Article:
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In Nigeria, doctor treating Ebola patient dies

This is the first death related to the disease reported from outside Lagos Samuel Okocha September 3, 2014: Last week, Nigeria reported its first Ebola death outside Lagos. A doctor died of the disease in the southern oil-rich city of Port Harcourt. The doctor was treating an Ebola patient who escaped quarantine from Lagos. The patient survived, but the doctor died. “Two other contacts of...

This is the first death related to the disease reported from outside Lagos

Samuel Okocha

September 3, 2014: Last week, Nigeria reported its first Ebola death outside Lagos. A doctor died of the disease in the southern oil-rich city of Port Harcourt. The doctor was treating an Ebola patient who escaped quarantine from Lagos. The patient survived, but the doctor died.

“Two other contacts of the late Port Harcourt doctor, one of the doctors who managed him and a pharmacy technician working in the doctor’s hospital, are symptomatic and have been admitted to the isolation ward in Rivers,” Nigeria’s health Minister Onyebuchi Chukwu told newspersons on Monday. That brings the country’s total confirmed infections to 16, with around 200 people under surveillance, according to the health minister.

Before this incident, Nigerian health authorities  announced that they had successfully contained the outbreak. The UN also commended Nigeria over its tackling of the problem.

In Liberia, President Johnson Sirleaf warned the crisis will likely worsen in the coming weeks, as the ministry of health reported 11 new cases and 35 deaths. New cases of infection have also been reported in Guinea and Sierra Leone.

More than 1,550 people have now died, with more than 3,000 confirmed cases — mostly in Guinea, Liberia and Sierra Leone.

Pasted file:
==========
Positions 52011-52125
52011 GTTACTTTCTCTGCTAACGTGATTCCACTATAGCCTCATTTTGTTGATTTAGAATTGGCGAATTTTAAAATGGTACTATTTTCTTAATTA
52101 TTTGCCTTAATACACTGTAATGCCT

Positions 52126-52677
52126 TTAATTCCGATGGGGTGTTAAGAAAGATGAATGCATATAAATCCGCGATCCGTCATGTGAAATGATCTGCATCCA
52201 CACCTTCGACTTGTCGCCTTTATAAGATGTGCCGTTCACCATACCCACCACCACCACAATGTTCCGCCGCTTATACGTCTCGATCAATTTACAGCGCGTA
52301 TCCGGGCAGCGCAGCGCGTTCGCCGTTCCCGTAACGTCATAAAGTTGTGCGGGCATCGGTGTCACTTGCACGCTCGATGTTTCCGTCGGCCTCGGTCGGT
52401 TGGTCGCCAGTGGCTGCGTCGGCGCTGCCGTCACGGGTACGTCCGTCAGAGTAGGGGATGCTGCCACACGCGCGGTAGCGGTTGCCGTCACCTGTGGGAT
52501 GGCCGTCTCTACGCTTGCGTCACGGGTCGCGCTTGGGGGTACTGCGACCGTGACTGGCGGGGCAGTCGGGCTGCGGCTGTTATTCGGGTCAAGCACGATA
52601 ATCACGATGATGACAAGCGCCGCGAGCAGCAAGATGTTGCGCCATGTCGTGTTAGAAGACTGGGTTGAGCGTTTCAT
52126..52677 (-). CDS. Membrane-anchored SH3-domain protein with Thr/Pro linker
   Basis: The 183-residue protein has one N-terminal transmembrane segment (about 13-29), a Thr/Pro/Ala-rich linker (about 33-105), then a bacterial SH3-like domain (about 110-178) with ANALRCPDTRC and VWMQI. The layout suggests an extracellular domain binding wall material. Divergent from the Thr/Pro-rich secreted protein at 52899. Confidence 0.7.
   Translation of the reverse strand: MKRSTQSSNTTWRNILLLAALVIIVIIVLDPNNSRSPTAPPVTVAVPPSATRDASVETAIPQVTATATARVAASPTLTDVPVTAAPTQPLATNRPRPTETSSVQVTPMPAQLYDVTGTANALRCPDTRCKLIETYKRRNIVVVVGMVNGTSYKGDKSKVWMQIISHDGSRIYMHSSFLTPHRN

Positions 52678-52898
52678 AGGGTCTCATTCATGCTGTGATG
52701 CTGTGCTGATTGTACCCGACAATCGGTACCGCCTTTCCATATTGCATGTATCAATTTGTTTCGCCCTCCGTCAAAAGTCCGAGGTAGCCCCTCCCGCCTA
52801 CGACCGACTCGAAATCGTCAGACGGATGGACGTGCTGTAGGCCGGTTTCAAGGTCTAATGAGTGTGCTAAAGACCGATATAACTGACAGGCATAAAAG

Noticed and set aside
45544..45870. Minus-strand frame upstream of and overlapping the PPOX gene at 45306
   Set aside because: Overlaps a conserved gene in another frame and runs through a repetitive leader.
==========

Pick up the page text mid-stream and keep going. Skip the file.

Senegal recently confirmed a first case of Ebola after an infected student who has lost three family members to the disease arrived from neighbouring Guinea. Senegalese authorities are now monitoring everyone who was in contact with the young man who had defied a border closure to cross into the country by road. This case makes Senegal the fifth country affected by the Ebola outbreak.

Last week, West Africa’s health ministers concluded a meeting in Ghana with a call on member states to re-open their borders and end flight bans put in place to stop the spread of Ebola. The health ministers believe excessive travel restrictions will have a negative effect on the economy of the sub-region. They also appealed to airlines to resume operations to Ebola-affected countries to ensure availability of supplies and personnel to contain the spread of the deadly disease.

Meanwhile, the WHO is investigating an outbreak of Ebola in the Democratic Republic of Congo. There are 24 suspected cases and 13 deaths, according to the UN health body. Reports say the outbreak is unrelated to the one in West Africa.

Earlier Report: Ebola ruins summer of Africa

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